Pam before weight loss
Pam and her daughter

 

 

I rejoined Weight Watchers in July, 2012, with 20 pounds (9 kg) still off from a previous Weight Watcher effort. I lost 40 pounds (18 kg) in 4 1/2 months to be at goal before Thanksgiving! I learned to maintain this loss during the required six week maintenance period with Weight Watchers and became an official Lifetime Member before the year’s end of 2012. This meant a lot to me because my birthday is New Year’s Day. How wonderful to start the year at a healthy weight!

At Weight Watchers I learned I could change.  I could change what I put in my grocery basket.  I could change what I ordered in restaurants.  I could change how much I moved.

I could change my relationship with food for good.

I still enjoy food.  Very much.  Maybe even more than before because now I appreciate my food as fuel to live a healthy and active and even beautiful (in the eyes of the beholder) life!  I still enjoy the tastes, even more so because I choose only the best.  My plate is colorful with roasted veggies and fresh fruits and salad greens.  I enjoy grilled lean chicken, steak and seafood.  My carbs are high fiber, full of flavor and texture.  I no longer long for the processed foods full of white flour, sugar and fat.

By pairing healthy eating with increased physical activity, I changed my weight dropped from 226 lbs (102 kg) to 150 lbs (68 kg).  Now 70 pounds (31 kg) lighter and at a healthy BMI of 23, I feel so much happier and healthier.

But once I started eating better, even before I was near my goal weight, my self-esteem and confidence were instantly restored.  Just knowing that I had a plan gave me optimism and excitement.  I’ve been at goal for almost three years and I wouldn’t trade it for the world (or even a crisp cookie). And I now stay about 10 pounds (4.5 kg) below goal as a safety net.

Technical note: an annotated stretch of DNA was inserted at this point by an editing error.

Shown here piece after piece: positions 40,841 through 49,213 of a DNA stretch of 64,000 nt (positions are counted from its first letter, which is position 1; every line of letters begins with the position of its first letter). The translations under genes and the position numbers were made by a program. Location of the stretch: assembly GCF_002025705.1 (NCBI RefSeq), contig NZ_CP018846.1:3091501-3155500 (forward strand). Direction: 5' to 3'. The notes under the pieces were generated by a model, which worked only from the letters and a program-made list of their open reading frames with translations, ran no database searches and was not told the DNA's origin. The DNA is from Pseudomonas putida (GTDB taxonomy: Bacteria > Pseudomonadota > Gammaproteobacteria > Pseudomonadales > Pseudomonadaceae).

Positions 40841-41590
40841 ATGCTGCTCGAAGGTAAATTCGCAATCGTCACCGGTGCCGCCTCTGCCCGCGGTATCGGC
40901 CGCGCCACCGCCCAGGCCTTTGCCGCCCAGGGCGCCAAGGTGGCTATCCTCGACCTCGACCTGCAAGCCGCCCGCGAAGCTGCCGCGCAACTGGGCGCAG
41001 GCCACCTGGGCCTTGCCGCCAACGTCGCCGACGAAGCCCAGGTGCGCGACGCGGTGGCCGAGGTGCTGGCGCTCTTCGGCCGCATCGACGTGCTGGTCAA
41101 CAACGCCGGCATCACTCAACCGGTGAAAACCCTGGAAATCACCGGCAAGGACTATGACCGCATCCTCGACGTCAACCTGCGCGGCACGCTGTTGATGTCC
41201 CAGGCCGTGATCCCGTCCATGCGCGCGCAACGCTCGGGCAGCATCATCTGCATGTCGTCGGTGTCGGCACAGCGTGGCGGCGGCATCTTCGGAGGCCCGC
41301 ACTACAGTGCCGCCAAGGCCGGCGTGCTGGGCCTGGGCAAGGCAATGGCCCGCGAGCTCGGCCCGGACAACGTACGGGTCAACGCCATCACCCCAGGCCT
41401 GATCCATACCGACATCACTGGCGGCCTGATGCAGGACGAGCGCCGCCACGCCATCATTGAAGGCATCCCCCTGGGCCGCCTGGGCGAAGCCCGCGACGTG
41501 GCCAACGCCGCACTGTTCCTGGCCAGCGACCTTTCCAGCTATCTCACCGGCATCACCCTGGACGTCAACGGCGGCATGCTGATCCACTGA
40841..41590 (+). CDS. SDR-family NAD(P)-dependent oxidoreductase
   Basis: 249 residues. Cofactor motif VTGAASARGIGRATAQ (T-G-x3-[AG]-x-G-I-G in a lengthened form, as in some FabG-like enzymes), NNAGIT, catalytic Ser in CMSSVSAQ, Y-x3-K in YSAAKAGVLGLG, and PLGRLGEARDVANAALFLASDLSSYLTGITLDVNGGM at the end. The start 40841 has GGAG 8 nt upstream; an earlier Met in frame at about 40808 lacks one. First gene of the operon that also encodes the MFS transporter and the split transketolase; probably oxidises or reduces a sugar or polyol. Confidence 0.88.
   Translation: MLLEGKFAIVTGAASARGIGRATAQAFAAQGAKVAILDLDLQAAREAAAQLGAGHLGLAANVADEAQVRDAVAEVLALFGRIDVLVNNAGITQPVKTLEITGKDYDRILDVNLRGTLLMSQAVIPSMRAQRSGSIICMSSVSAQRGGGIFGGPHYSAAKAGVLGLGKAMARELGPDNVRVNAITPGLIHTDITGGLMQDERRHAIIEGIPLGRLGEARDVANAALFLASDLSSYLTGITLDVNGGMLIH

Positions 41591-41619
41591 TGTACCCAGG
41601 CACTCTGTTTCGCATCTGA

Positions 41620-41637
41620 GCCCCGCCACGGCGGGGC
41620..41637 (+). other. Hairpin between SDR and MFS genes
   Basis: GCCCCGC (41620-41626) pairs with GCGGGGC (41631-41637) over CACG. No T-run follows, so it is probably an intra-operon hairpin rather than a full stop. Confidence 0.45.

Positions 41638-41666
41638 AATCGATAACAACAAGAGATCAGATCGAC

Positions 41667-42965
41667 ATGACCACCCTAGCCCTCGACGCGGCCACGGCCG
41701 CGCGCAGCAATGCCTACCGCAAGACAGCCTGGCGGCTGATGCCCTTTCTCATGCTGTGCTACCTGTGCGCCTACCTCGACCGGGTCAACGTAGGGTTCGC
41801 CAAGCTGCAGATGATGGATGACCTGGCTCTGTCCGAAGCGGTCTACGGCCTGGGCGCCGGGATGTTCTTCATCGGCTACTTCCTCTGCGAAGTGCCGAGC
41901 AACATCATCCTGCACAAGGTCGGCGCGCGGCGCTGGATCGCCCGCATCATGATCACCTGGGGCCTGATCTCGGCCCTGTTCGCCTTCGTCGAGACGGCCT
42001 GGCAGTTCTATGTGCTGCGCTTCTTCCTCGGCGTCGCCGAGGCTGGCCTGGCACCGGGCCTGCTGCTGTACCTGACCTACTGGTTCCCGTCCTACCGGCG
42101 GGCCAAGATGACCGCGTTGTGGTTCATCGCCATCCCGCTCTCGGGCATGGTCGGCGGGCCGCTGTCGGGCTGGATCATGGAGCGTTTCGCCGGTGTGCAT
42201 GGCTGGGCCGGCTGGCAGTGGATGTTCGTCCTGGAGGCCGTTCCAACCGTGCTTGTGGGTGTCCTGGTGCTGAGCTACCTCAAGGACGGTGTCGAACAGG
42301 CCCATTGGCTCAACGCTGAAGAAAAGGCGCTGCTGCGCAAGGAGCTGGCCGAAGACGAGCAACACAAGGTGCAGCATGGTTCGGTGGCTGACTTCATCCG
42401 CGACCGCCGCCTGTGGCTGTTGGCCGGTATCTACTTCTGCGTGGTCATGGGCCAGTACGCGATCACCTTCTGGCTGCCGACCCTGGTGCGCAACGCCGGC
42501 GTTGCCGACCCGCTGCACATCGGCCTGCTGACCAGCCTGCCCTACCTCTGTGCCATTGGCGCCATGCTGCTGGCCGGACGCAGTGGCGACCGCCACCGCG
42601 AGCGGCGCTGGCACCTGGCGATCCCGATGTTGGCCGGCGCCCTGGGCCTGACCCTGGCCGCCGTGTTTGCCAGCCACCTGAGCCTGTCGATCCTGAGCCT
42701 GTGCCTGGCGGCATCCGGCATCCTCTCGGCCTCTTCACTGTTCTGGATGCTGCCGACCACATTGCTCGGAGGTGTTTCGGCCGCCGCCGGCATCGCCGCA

Pam on a well deserved vacation
Pam on a well deserved vacation

 

 

In addition to my daily walks, I enjoy ballroom dancing, Jazzercise, swimming and an occasional bike ride.  I wear a Fitbit and accomplish 15,000 steps a day.

I’ve been a Weight Watcher leader for two and a half years and just LOVE it! I never imagined I would do this; you might as well as told me I would become an astronaut. While helping me stay at a healthy weight, I enjoy the privilege of making new friends and helping other people be their most confident and healthy selves.

Just for fun, I’ve started a Park Walking group that explores different parks in our city every two weeks. We took a summer break (Oklahoma gets real hot in the summer) but will be back on the trails in September. Along with my awesome Weight Watcher members, I’m enjoying a new healthy relationship with food for good. ”

Pam leading a Weight Watchers meeting
Pam is now a WW coach

 

 

Weight Watchers may not be the answer for everyone, but Pam’s idea of changing our relationship with food should be a part of any weight management plan.  Our eating habits affect our health in other ways, so even if you are not overweight, using food appropriately is important.

Physical activity  has health benefits beyond weight loss. I joined Pam’s walking group and find it a fun way to exercise and make new friends. (My favorite walking shoe is Go Walk by Skechers.)  In addition to social dancing with our husbands, Pam and I were in a ladies dance team. We performed a Western theme dance routine to the song “These Boots are Made for Walking” . That’s so appropriate for someone who walked her way from a BMI of 35 down to 25. If she can do it, so can you.

( This post contains affiliate product links; purchase through these links pays a commission to this blog; thank you)

 

Our son introduced my husband and I to Hello Fresh delivery meal kits and we’ve enjoyed the convenience, taste, variety, and quality. The meals feature lots of fresh vegetables with vegan  and “fit” choices. We think we are eating healthier and ever with less work. Here is a link through which you can get $40 off your first order.

HELLO FRESH OFFER 

 

Thanks for letting me introduce you to my friend Pam. We would love to hear your weight management stories. Please share in the comments or send me a message if you want it kept anonymous. Remember, support from others is an important step toward success.

Dr. Aletha